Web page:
A former school bus driver charged with slapping a child passenger says the support of her family, friends, church, former co-workers and the public helped her through the ordeal.
Jane Brooks, 72, of Blue Earth and prosecutors for the state have reached an agreement.
In a written statement, Brooks says she's thankful for all the cards and friendly messages offered to her the past few months.
"Their support and my faith in God have helped me through everything I have been through recently," she says.
"I would also like to offer my continuous prayers for everyone involved," she adds.
In court papers filed in Faribault County District Court, a charge of fifth-degree assault will be dismissed if Brooks has no assault-related or disorderly conduct-related violations for one year.
"It was an appropriate resolution. I believe she's remorseful," says County Attorney Troy Timmerman.
"I tried to fit the facts with what happened and the individual involved. She's never been in court before and I don't think she will be again," he adds. For the misdemeanor charge, Brooks faced a maximum penalty of 90 days in jail and a $1,000 fine.
Under the agreement, Brooks did not enter a plea and the state may reinstate criminal action if conditions are not met.
"She didn't get a break. And, she lost her job, that's pretty significant these days," Timmerman says.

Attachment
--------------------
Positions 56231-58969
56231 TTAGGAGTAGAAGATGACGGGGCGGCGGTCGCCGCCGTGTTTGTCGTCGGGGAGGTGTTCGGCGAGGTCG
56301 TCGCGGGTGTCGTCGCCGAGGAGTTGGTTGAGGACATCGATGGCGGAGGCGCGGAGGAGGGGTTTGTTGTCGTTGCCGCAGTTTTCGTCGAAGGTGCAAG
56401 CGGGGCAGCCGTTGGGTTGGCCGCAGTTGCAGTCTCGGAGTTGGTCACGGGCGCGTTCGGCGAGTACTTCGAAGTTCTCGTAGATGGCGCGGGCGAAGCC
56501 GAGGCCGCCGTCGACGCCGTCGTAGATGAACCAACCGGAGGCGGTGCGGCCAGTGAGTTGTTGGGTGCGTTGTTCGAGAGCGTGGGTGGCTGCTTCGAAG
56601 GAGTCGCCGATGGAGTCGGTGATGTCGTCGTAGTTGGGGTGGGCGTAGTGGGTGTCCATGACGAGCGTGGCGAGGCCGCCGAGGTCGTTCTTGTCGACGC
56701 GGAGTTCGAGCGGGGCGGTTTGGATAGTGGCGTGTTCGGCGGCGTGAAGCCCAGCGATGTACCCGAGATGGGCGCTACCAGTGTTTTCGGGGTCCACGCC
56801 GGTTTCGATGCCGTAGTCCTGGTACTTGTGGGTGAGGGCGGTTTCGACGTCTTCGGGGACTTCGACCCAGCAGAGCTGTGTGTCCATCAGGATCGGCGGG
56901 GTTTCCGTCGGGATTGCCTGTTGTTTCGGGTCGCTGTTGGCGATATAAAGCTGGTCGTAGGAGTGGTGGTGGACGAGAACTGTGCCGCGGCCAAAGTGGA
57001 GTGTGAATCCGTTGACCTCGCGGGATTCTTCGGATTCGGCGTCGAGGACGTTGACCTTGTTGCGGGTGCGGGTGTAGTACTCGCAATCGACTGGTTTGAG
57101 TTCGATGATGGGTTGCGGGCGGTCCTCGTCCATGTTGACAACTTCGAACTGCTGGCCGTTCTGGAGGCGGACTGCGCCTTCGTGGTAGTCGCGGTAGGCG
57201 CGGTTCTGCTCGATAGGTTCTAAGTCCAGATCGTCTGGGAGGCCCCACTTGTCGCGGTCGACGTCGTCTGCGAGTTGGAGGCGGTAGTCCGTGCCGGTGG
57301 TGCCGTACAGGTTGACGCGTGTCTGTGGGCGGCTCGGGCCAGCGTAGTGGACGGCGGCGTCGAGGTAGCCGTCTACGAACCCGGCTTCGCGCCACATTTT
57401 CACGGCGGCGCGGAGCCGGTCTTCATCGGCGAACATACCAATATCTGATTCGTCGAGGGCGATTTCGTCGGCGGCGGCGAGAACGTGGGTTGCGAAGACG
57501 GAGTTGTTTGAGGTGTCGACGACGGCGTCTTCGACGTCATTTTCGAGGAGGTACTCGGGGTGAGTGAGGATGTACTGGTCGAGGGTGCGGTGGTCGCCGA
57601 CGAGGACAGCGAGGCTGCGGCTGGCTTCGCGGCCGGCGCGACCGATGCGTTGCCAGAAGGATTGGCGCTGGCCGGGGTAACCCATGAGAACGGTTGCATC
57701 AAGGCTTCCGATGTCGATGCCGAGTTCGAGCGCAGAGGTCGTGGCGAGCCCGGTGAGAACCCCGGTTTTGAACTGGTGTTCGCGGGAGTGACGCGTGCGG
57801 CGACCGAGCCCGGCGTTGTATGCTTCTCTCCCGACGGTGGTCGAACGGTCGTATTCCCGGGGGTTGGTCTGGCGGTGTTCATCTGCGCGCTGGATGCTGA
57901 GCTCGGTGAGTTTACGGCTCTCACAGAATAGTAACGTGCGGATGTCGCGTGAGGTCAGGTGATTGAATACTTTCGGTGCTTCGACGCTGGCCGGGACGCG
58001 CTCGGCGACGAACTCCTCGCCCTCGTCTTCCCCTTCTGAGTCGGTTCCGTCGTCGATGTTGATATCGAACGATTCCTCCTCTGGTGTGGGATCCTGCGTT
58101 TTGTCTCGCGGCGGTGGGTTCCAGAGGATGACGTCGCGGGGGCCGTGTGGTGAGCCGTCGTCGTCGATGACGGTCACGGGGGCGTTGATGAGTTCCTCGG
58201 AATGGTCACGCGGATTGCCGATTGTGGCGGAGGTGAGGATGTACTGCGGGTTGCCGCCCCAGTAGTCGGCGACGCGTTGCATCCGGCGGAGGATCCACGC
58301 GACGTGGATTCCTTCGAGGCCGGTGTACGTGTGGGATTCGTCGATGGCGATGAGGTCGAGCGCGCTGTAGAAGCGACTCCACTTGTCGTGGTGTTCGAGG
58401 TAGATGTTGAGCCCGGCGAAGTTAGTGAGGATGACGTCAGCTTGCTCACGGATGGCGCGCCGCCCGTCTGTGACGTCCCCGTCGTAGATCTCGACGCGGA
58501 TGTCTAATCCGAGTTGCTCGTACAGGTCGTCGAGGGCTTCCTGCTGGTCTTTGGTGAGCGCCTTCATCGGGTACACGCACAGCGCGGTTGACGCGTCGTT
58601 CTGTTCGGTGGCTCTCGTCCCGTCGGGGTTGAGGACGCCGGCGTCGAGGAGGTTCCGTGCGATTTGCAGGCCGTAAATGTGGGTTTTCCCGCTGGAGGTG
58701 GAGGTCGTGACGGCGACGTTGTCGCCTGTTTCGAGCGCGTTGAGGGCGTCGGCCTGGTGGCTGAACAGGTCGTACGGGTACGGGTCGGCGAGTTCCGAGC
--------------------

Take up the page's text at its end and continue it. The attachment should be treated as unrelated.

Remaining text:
The county attorney says deciding whether to charge Brooks was a difficult decision, but did so because she was a person in authority who truck a child.
Under state statute, there are 10 circumstances when reasonable force may be used upon or toward a person without their consent.
One instance is a school employee or school bus driver, in the exercise of lawful authority, to restrain a child or pupil, or to prevent bodily harm or death to another.
Brooks never made an appearance in court.
When she hired Fairmont attorney Paul Edman, her first hearing was continued.
Timmerman says he and Edman shortly after that began negotiating a deal.
He says Brooks did not receive any special treatment.
"If she would have entered a plea, she would have had to appear. I wasn't trying to treat her any different than anyone else in similar circumstances," he says.